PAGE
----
Employers impressed by a job candidate’s resume often discover the person isn’t such a good…
Employers impressed by a job candidate’s resume often discover the person isn’t such a good match for the position after all, research shows. More than six in 10 senior managers (64 percent) in a survey from staffing firm Robert Half said it’s common for an applicant with a promising resume to not live up to expectations when interviewed.
The survey also looked at how much time employers spend assessing job candidates. Findings include:
- On average, managers review 40 resumes per job opening and spend 12 minutes looking at each one.
- Managers interview an average of seven people per open position, and those meetings take an average of 41 minutes each.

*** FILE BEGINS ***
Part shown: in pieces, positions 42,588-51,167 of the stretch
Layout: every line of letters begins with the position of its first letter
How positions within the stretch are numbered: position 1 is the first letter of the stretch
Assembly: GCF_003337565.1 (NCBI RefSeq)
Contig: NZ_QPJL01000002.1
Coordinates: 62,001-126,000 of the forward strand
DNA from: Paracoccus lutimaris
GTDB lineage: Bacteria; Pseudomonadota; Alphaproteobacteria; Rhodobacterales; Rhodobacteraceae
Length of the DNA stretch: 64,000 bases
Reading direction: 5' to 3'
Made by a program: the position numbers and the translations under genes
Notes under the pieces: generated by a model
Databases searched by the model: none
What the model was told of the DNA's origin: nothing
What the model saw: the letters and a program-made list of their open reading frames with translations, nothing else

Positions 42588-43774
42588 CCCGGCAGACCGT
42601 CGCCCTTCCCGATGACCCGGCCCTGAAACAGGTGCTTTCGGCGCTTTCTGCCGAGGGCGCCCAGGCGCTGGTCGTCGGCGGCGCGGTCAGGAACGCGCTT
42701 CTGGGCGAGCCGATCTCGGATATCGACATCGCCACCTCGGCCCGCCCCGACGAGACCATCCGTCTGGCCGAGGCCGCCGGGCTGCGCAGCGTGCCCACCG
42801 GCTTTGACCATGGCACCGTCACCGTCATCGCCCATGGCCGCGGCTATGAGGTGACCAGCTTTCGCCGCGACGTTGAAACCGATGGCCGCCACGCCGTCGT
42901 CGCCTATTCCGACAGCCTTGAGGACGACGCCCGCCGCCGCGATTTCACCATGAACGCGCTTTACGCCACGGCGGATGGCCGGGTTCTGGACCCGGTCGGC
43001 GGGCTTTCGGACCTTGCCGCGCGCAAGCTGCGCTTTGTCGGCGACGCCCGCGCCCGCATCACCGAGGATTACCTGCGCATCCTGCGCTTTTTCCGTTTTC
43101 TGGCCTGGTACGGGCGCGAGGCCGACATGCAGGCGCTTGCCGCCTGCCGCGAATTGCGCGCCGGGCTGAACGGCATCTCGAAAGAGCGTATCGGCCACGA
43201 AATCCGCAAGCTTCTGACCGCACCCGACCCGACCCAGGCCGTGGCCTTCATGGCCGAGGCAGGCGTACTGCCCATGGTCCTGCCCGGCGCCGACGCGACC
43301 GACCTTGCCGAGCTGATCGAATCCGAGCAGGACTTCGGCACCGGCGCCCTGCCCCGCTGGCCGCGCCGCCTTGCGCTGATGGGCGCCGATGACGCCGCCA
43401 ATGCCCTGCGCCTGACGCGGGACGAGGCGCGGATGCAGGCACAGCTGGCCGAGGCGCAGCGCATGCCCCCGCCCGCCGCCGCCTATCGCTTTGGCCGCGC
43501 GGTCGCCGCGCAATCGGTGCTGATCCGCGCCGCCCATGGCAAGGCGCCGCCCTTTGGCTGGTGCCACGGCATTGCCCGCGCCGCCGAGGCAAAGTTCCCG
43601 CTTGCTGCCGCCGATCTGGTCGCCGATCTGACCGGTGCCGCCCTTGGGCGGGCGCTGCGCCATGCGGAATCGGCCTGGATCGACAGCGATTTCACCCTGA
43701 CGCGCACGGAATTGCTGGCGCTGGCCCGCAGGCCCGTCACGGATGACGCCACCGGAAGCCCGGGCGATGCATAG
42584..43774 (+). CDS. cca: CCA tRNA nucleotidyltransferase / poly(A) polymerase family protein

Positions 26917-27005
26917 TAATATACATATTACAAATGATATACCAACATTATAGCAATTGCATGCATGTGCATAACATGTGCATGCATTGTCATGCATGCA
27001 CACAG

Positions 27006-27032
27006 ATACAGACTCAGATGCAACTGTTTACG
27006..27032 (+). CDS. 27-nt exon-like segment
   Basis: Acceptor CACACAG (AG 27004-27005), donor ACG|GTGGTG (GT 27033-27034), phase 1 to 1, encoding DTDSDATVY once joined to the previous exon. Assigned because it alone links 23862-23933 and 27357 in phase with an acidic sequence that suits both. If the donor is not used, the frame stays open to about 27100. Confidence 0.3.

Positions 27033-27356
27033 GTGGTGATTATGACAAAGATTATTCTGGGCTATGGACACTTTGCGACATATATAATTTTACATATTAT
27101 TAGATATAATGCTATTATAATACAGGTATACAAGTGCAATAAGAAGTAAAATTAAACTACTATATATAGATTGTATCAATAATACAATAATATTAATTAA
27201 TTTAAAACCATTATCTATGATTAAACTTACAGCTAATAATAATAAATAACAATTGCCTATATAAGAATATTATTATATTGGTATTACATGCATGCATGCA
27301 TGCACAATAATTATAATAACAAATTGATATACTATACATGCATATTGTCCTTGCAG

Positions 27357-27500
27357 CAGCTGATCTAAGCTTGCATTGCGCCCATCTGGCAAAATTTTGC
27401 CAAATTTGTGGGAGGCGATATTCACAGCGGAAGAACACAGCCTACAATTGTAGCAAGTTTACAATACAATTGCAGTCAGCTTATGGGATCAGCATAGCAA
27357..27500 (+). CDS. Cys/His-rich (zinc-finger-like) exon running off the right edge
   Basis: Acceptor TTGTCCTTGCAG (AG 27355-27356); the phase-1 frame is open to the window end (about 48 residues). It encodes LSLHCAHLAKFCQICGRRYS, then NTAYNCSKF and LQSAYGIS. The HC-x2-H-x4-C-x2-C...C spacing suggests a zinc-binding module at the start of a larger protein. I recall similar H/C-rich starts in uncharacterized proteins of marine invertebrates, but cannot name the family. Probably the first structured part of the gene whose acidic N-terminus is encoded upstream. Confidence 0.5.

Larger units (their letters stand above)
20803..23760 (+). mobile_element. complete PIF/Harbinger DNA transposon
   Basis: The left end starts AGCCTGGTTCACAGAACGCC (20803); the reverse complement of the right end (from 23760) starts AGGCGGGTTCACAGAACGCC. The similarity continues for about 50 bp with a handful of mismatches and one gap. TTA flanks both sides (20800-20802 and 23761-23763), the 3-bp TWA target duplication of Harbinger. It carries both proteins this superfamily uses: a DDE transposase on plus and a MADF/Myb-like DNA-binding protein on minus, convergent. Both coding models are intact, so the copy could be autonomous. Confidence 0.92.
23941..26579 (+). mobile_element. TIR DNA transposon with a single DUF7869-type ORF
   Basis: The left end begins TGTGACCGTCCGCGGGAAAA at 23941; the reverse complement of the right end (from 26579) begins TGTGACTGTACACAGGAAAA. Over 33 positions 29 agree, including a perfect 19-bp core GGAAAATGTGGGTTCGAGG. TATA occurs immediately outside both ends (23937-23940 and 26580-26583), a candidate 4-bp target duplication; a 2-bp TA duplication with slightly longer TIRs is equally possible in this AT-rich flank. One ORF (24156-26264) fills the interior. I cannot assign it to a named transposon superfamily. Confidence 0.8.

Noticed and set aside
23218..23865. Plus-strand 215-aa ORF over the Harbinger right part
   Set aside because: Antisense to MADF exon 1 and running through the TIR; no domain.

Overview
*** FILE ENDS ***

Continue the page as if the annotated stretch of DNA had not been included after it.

- Verifying relevant experience is the top reason employers interview job candidates (61 percent), followed by assessing soft skills and corporate culture fit (21 percent) and evaluating technical skills (18 percent).
- A lack of technical abilities (51 percent) and soft skills (49 percent) are common reasons new hires don’t work out.
“Finding good resumes is just one piece of the hiring puzzle,” said Paul McDonald, senior executive director for Robert Half. “The full process can be challenging, but recruiters lighten the load and accelerate the timeline for employers by sorting through application materials, conducting initial interviews, and assessing skills and corporate culture fit. This allows hiring managers to focus their attention on candidates with the greatest potential.”
The survey was developed by Robert Half and conducted by an independent research firm. It includes responses from more than 300 senior managers at U.S. companies with 20 or more employees.